First gene-edited babies 'a bridge too far'
HONG KONG (BP) -- Evangelical bioethicists have joined many of their secular peers in condemning research that reportedly led to the birth this month of the world's first genetically edited babies. In addition to echoing secular scientists' concern about so-called "designer babies," the evangelicals objected to destruction of embryos which occurred in the gene-editing process.
Scientists who reviewed materials He provided to the Associated Press said they could not confirm the gene editing worked or rule out that harm was done to the twins.
"Here is another instance where the cautionary principle should give us pause," Southern Baptist bioethicist C. Ben Mitchell told Baptist Press. "We are not tinkering with plants and animals, as considerable as that might be, but with human beings. Not only should we proceed with extraordinary caution, but we should not move ahead without the assurance that we could reverse any augmentation we make. Worse than a lethal genetic mutation would be a lethal genetic mutation we engineer in ourselves, even if our motives are good.
"Furthermore, we must protect against the trivial editing of genes for traits like physical appearance, athletic ability or musical aptitude," Mitchell, Graves Professor or Moral Philosophy at Union University, said via email. "Although it's difficult to distinguish between genetic therapy and genetic enhancement, it is still obligatory if we're to move forward ethically."
He, a scientist at China's Southern University of Science and Technology, announced Nov. 25 that a Chinese woman had given birth earlier in the month to twin girls named Lulu and Nana. The twins were conceived via in vitro fertilization (IVF), and their DNA was altered using a gene-editing tool known as CRISPR to protect them from contracting HIV, a virus their father has and from which the couple wishes to spare their children, He said in a video statement.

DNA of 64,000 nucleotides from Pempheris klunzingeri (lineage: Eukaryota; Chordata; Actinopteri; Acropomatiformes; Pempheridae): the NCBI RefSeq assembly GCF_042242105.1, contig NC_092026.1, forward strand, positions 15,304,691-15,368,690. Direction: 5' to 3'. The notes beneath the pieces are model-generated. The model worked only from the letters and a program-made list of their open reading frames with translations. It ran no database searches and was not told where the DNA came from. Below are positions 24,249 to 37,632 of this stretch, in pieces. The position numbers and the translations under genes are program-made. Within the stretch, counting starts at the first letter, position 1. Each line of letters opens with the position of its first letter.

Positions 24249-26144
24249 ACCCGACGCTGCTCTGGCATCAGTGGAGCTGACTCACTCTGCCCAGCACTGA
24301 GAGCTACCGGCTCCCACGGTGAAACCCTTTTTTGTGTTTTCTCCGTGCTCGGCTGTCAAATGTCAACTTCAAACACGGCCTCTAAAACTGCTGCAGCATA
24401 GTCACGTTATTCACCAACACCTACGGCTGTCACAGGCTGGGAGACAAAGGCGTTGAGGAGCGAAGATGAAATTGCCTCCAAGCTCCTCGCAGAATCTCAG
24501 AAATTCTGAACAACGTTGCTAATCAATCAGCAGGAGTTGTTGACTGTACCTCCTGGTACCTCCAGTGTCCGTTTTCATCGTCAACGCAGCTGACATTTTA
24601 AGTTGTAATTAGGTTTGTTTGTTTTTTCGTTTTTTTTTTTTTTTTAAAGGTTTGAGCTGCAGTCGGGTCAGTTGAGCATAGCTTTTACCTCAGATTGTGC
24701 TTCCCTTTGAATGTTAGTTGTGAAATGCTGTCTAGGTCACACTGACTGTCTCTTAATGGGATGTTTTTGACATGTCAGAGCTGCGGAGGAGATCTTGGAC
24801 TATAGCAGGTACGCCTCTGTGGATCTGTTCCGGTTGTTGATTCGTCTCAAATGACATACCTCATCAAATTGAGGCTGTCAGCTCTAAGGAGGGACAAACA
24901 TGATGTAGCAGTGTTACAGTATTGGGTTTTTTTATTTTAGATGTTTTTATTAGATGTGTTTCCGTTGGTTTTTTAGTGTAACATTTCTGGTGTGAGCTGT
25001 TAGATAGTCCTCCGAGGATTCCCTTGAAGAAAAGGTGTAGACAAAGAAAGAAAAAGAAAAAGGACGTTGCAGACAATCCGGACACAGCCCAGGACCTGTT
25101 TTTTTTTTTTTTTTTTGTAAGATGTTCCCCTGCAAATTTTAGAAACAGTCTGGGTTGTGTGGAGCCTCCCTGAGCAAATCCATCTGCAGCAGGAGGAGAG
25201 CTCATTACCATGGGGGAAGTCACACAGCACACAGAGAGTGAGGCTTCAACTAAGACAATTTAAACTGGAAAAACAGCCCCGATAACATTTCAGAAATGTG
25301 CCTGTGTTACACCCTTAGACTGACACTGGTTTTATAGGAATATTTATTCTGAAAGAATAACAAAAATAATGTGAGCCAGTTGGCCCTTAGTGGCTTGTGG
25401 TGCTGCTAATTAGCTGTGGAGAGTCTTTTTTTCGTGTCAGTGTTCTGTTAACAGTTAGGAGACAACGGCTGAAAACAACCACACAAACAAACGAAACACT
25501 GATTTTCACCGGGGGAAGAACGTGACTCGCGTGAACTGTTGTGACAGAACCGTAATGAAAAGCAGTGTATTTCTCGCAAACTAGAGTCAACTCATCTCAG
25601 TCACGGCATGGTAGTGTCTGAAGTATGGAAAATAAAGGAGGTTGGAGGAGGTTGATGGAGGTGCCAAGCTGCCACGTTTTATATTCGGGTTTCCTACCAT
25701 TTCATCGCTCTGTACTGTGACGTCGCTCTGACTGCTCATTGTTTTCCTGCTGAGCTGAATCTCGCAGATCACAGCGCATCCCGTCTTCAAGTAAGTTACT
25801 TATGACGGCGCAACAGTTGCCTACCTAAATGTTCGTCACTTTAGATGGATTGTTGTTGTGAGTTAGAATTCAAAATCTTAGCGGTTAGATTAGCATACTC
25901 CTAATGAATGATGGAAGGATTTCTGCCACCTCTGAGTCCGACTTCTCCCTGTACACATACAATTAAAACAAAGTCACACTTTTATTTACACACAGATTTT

In all, He has edited the genes of embryos for seven couples, according to AP, but only one pregnancy has been reported.
He told AP he practiced editing the DNA of mice, monkey and human embryos for several years before he attempted to use the technology on a human baby that was permitted to live until birth.
For the allegedly successful birth of twins, 22 embryos were created via IVF using the couple's eggs and sperm, 16 were edited and 11 were used in six implant attempts before pregnancy was achieved, AP reported.
While AP did not specify what happened with the unused embryos, bioethicist Joy Riley, executive director of the Tennessee Center for Bioethics & Culture, told BP they presumably were destroyed or frozen, both morally problematic outcomes.
Mitchell said "the unnecessary and wanton destruction of human embryos is a bridge too far, even if the effort is to heal others. We would not tolerate for a moment the killing of a dozen individuals to harvest their organs for transplantation. Why would we allow the destruction of living members of the human race in an attempt to treat others?"
Riley, a physician, told BP that He's research is "morally problematic" and seems to be "a product of not seeing a human as more than his or her genes."
"We are created in the image of God, and that's far, far more than just our genetic makeup," Riley said. "When we start picking and choosing which genes we want to continue having, we are taking part in an experiment that is not ours."
According to AP, even if He's gene edit was successful, the gene he removed in attempting to prevent HIV could increase Lulu and Nana's risk of West Nile virus and dying from the flu.
AP quoted a Pennsylvania scientist as stating He's research is "unconscionable" while a Seattle scientist told NPR that it has caused humanity to enter "the room with the word 'designer baby' on the door." The Chinese university where He works launched an investigation and said his work "seriously violated ethics and standards," AP reported.
According to The Chronicle of Higher Education, Michael Deem, a physics and bioengineering professor who assisted He, is under investigation for the venture by Rice University in Houston, where he teaches.